Updated June 18, 2019 by Joseph Perry

The 9 Best Under Hood Work Lights

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This wiki has been updated 27 times since it was first published in March of 2017. Forget about trying to perform your vehicle's next timing belt change with a weak flashlight in one hand and your tools in the other. These under-hood work lights are specifically designed for when you need to access your engine bay in low-light conditions, illuminating the space with bright, LED bulbs. They also free up your hands, allowing you to focus on more important things. When users buy our independently chosen editorial recommendations, we may earn commissions to help fund the Wiki.

1. Nightstick SLR-2120

2. Neiko 40447A

3. Nextool NextLED

Editor's Notes

June 15, 2019:

Shop lights come in a wide range of styles, but once you've used them, you'll wonder how you ever got along without one of these under hood lights, especially if you spend a lot of time working on cars. They make your work so much easier by illuminating a much wider surface area, not just a spot under a narrow, dim beam. And with most of our selections, you can direct the light exactly where you want it for maximum effectiveness.

In this update, we evaluated items based on their brightness and convenience, selecting both corded and cordless (rechargeable) models. Added the NexTool NextLED as one of our top options for its good battery life (5 hours at full brightness) and its versatility--in addition to mounting it under the hood, you can break it down into two separate lights to use anywhere. Also added the SuiTech Cordless as a solid choice and a good value for the price. It also has legs to prop it up if you use it on the shop floor instead of mounted under a hood. Removed a couple of models due to concerns about their availability.

4. ATD Tools 80050A

5. Central Tools 13003

6. SuiTech Cordless

7. Performance Tool W2404

8. Stanley BF0109 BarFlex

9. TruePower 120 LED

Get Under The Hood

Of course, a light won’t do you any good unless you can keep it turned on and charged, and both corded and cordless versions are available.

A quality work light is a beacon of hope to all the mechanics out there who may be dealing with the dim conditions lurking in an engine bay. Let’s face it, even if your shop or garage lights are dazzling, the hood is going to limit their usefulness and leave you suffering in the shadows. You’re in luck, though, because the under hood work light comes in a range of styles and has many handy features that’ll take you out of the darkness in no time.

Perhaps the number one feature that any quality under hood light will have is its ability to be positioned and repositioned. For example, many have hooks on the end that swivel so that you can adjust the light to shine in any direction. Others have hooks that pull out and retract so that you can use them with hoods of various sizes. And then there are those that fold, which are an excellent option for anyone lacking in storage space or anyone who needs a portable version.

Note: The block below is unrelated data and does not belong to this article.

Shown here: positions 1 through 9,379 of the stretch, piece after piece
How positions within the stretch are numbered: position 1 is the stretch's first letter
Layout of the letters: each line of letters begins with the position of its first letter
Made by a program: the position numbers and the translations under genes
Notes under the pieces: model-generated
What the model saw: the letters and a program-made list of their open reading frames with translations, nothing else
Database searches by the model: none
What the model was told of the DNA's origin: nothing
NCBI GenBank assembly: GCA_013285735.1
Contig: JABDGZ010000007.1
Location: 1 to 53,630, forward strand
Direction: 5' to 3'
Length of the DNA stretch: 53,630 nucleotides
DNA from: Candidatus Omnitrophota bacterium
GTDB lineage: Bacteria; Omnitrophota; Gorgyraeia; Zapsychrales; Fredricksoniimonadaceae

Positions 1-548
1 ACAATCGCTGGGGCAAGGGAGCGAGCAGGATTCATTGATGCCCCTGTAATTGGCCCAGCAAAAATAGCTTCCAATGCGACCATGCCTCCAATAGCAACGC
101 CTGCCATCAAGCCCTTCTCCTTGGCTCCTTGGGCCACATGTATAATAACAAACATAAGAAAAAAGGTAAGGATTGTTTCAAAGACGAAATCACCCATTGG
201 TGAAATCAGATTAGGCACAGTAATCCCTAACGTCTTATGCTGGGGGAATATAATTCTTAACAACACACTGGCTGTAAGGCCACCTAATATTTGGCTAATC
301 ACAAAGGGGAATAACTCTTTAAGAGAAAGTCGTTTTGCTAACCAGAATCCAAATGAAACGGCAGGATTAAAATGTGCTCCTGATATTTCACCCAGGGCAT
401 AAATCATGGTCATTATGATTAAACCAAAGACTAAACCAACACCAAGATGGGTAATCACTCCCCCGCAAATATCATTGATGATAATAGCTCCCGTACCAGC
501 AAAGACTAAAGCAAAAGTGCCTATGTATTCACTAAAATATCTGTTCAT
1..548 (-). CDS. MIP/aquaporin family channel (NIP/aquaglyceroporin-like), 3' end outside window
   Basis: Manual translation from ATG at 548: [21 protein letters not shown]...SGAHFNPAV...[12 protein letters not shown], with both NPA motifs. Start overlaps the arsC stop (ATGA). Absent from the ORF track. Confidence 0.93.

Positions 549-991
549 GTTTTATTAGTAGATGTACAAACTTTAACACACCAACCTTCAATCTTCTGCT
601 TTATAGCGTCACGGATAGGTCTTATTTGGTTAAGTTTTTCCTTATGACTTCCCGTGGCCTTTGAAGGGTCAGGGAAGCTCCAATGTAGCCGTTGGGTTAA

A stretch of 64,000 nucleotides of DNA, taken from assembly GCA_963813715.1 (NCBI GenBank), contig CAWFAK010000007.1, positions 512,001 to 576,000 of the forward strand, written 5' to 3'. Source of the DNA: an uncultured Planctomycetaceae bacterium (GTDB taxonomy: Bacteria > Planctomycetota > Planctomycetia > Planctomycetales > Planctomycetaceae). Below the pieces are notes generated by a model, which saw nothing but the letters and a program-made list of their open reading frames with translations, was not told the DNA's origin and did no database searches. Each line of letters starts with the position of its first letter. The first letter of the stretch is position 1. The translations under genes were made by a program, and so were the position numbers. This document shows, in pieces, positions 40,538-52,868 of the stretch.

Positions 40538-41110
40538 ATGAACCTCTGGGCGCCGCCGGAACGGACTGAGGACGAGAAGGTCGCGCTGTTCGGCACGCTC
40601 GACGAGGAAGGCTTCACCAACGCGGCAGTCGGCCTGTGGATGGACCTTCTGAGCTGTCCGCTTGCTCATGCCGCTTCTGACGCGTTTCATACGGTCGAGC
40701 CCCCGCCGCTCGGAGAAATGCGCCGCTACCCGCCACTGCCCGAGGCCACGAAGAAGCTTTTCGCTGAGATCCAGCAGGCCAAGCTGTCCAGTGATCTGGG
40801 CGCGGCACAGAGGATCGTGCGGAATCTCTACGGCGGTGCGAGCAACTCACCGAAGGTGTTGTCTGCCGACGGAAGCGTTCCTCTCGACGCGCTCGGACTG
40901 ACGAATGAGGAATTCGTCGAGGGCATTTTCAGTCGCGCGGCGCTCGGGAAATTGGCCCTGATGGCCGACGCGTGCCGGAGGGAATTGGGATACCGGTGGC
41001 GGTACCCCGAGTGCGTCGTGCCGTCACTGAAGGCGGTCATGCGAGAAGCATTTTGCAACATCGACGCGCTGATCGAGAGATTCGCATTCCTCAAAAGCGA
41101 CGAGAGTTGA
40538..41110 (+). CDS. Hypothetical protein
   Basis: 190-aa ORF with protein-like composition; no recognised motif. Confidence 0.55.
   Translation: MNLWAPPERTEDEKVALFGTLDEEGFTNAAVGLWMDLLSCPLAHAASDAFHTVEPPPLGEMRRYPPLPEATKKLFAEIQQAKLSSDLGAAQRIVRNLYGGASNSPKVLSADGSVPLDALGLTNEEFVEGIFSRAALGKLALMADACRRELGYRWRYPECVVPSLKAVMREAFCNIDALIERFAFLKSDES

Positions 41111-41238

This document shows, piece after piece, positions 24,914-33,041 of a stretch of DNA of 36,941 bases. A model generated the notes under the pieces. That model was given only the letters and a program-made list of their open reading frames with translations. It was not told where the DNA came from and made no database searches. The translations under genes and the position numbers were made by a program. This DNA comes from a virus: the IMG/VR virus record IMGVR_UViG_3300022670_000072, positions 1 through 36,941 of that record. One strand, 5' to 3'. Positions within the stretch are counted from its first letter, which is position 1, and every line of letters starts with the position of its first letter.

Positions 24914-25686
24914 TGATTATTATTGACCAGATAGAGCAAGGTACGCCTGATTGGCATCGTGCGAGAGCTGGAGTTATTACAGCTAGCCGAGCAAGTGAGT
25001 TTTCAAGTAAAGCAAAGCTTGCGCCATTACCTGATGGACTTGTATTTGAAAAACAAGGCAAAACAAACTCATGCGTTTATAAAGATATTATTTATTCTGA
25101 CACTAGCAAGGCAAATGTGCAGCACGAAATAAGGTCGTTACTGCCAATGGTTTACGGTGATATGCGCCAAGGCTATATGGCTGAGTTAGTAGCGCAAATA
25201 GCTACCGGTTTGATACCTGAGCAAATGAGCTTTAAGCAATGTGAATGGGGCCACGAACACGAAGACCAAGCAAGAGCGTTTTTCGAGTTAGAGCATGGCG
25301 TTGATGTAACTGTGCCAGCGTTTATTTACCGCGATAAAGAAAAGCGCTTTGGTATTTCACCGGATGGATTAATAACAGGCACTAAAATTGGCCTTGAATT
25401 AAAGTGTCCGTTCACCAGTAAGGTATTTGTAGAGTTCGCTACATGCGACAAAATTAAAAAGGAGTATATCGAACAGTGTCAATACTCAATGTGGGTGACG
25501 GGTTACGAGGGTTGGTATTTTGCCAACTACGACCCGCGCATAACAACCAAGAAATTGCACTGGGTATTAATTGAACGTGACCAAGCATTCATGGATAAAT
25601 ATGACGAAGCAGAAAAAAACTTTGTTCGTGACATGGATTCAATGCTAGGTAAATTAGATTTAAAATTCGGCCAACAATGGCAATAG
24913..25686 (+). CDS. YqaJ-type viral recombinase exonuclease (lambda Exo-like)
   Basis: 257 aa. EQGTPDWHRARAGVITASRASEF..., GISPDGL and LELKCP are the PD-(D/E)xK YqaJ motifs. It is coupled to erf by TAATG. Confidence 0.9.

Of course, a light won’t do you any good unless you can keep it turned on and charged, and both corded and cordless versions are available. If you opt for the former, you’ll need to purchase one with a cord that’s long enough to reach your vehicle. Cordless versions can be placed just about anywhere, but they must be charged. Luckily, manufacturers offer plenty of options to make charging simple. You’ll see those that get their juice from a 12V auxiliary power outlet, USB, or regular wall plug, for example.

Then there are the extra features that you may or may not need. Some under hood work lights offer both white and red LEDs, while others have various brightness modes for working in different conditions. Don’t forget to consider the power button, as well. It may seem like a small detail, but where the on/off switch is placed and how it’s operated can make the difference between easy use and a pain in the neck.

Lumens And Watts And Volts, Oh My

When you’re buying a new work light of any kind, you’ll see and hear several important-sounding terms bandied about: watts, lumens, volts, flux capacitor . . . okay, maybe not that last one. Many people know that they need to pay attention to volts, because an electrical device needs to run from the correct power supply. For instance, if you buy a work light made for use in the United States, where homes are wired for 110 volts, and then bring it to England and try to run it off a 230-volt power supply, the device's functioning could be compromised.